Five years ago, Tesla’s collaboration with Panasonic in building its massive Nevada Gigafactory was widely seen as somewhere between an overcommitment and a full-on boondoggle.
The Gigafactory has already proven to be one of the smartest decisions made by Tesla. It assured control over its electric-car battery cell supply, as it ramped up the Model 3 sedan and then Model Y crossover, and helped isolate Tesla from the cell supply issues that have plagued other EV makers.
On Tuesday, Tesla announced a new kind of leap ahead. It plans to produce 100 gigawatt-hours of its new cells by 2022, and 3 terawatt-hours (3,000 gwh) by 2030—numbers that now put the 35-gwh output of Gigafactory 1 in perspective. Furthermore, supplying other automakers with Tesla cells is a long-term possibility.
As CEO Elon Musk had prefaced on Monday, the company will continue to increase its battery cell purchases from Panasonic, LG, CATL, and possibly other partners supplemental to that ramp-up of Tesla’s own cells—all on the way to what Musk sees as a long-range global target of about 20 million cars per year.
Tesla Battery Day vertical integration overview
However the new cells—conspicuously absent in physical form as they were at Battery Day—are positioned to be a game-changer. Tesla sums that they could result in a 54% boost to energy density and range, a 56% reduction in cost per kwh at the pack level, and a 69% reduction in overall investment per kwh.
Based on the timing, the gains in energy density, previous hints from Musk, the cells are likely to be installed in the Semi, the Roadster, and possibly the Cybertruck.
Part of the reason Tesla saw the need to go it alone in reconceiving its cells was that even as its products reached greater scale, the battery cost curve was leveling and not improving quickly enough. As Musk and Drew Baglino, senior VP for powertrain and engineering, explained in their Battery Day presentation, it also saw a future in which battery factories, even at 150 gwh each, couldn’t scale up quickly enough to meet anticipated global demand.
Battery Day. - Current Gigafactory scale not sustainable
Musk called the series of decisions surrounding the new cells as enabling “a new trajectory in the reduction of cell costs,” with differences that the company can start to realize in about 18 months and in fuller effect about three years out.
One of those decisions involved focusing on a new larger-format cylindrical cell. Tesla considered that as it made cells larger, high-speed charging and thermal issues become more challenging. But it found a sweet spot at the 4680 format—or 46 mm wide by 80 mm long, versus 21 mm by 70 mm for the Model 3 and Model Y—with a shingled spiral material and tabless structure permitting a shorter electron path and easier manufacturing.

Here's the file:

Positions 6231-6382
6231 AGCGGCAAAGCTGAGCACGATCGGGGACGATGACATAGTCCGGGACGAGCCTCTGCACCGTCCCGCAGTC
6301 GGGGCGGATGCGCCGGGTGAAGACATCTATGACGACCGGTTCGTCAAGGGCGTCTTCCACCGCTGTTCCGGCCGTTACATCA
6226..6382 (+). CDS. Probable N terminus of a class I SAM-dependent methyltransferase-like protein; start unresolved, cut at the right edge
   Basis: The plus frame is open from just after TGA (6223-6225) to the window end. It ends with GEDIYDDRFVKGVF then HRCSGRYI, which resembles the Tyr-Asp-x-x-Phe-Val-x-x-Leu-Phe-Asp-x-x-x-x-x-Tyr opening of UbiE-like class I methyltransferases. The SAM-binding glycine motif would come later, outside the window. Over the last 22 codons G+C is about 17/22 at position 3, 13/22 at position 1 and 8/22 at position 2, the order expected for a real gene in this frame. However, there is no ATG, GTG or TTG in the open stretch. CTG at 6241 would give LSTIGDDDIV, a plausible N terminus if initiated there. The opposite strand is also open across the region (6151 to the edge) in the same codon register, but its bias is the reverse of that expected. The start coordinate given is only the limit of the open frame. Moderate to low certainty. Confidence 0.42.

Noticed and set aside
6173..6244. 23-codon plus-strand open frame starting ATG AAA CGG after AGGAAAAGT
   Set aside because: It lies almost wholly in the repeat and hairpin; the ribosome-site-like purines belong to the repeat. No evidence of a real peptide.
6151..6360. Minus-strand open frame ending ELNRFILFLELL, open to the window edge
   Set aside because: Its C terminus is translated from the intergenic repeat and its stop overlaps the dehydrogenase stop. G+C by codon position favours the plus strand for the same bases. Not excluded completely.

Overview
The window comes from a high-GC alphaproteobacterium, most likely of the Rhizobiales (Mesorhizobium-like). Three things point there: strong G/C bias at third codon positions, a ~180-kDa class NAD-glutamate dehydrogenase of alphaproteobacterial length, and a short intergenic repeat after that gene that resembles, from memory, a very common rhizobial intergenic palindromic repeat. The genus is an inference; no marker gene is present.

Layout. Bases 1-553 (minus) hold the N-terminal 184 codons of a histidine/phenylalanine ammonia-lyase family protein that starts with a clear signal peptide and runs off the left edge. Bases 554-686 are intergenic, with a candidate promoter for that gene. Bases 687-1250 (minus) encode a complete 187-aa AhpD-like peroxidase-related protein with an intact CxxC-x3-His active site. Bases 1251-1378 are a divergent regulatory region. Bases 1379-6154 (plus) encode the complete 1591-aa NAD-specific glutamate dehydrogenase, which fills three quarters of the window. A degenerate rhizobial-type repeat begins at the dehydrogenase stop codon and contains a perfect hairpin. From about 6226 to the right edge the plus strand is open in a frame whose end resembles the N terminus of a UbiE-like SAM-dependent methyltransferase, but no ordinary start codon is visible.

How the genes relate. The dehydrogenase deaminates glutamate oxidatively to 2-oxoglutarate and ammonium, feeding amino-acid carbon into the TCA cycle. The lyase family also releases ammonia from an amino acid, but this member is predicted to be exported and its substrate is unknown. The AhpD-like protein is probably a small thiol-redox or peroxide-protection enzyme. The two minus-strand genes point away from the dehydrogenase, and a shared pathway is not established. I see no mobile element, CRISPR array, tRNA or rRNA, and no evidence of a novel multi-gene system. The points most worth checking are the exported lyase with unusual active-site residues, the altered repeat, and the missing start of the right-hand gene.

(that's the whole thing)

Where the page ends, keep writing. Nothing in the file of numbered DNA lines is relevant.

Cross-section of future Tesla cell
Tesla says that the 4680 cells offer a better power-to-weight ratio than smaller cells. Each one packs five times the energy and six times the power of Tesla’s smaller cells, with a 16% range boost enabled. Just the form factor itself represents a 14% cost reduction.
To make these at scale, its cell manufacturing will depend on an adapted form of the straight-from powder dry-coating process pioneered by Maxwell Technologies, a company acquired by Tesla in 2019, although Tesla says that the process has already gone through four iterations since then.
That process alone allows a reduction in footprint to just one-tenth the manufacturing area for the same energy content, and promises to reduce the energy spent in manufacturing by about the same.
Tesla also outlined cost reduction and streamlined, vertically integrated processes for obtaining the cathode and anode materials, and noted a simplified pure-silicon anode addition, and a new process through which it hopes to yield refined nickel for the cathode with zero waste water and extract lithium with sodium chloride (table salt).
Future Tesla battery tech will halve costs
In this quest for greater vertical integration, it’s also transitioning to tackle battery recycling in-house, adjacent to the Nevada Gigafactory.
Adding in the savings from other decisions, Tesla says that it is working toward being able to produce a terawatt-hour in the space that it took to make a gigawatt-hour previously, and less space than what Tesla was otherwise currently envisioning for 150 gwh. It would also save 18% in costs per kwh at the pack level.
A so-called pilot facility, capable of producing about 10 gwh of the new cells, is around the corner from Tesla’s Fremont factory, while an actual future plant would make them on the order of 300 gwh.
Tesla is aiming for high-speed, continuous-motion assembly, and its ownership of Grohmann and Hibar will allow them to internally design and coordinate all the necessary production machines and processes.
Future Tesla cell will make energy, power gains
Although the Tesla presentation showed whirring cell-making machines and an industrial setting, it didn't actually show the pilot cell process.
Later in the presentation, Musk confessed why, perhaps: that the dry-coating manufacturing process isn’t quite there yet. He described it as “close to working," but quickly followed that up with: "It does work, but with not a high yield.”
Those pressures of scaling up amid the challenges of scaling something completely new haven’t stopped Tesla before. And it didn't stop Musk from suggesting that Tesla could transition to the role of cell supplier in the future.
"It's definitely not an intentional effort to keep the cells to ourselves," he said. "If we can make enough for other companies, we will, we will supply them."
“Most companies, things slow down,” Musk said. “In this case, they’re going to speed up.”
You can see the full presentation below.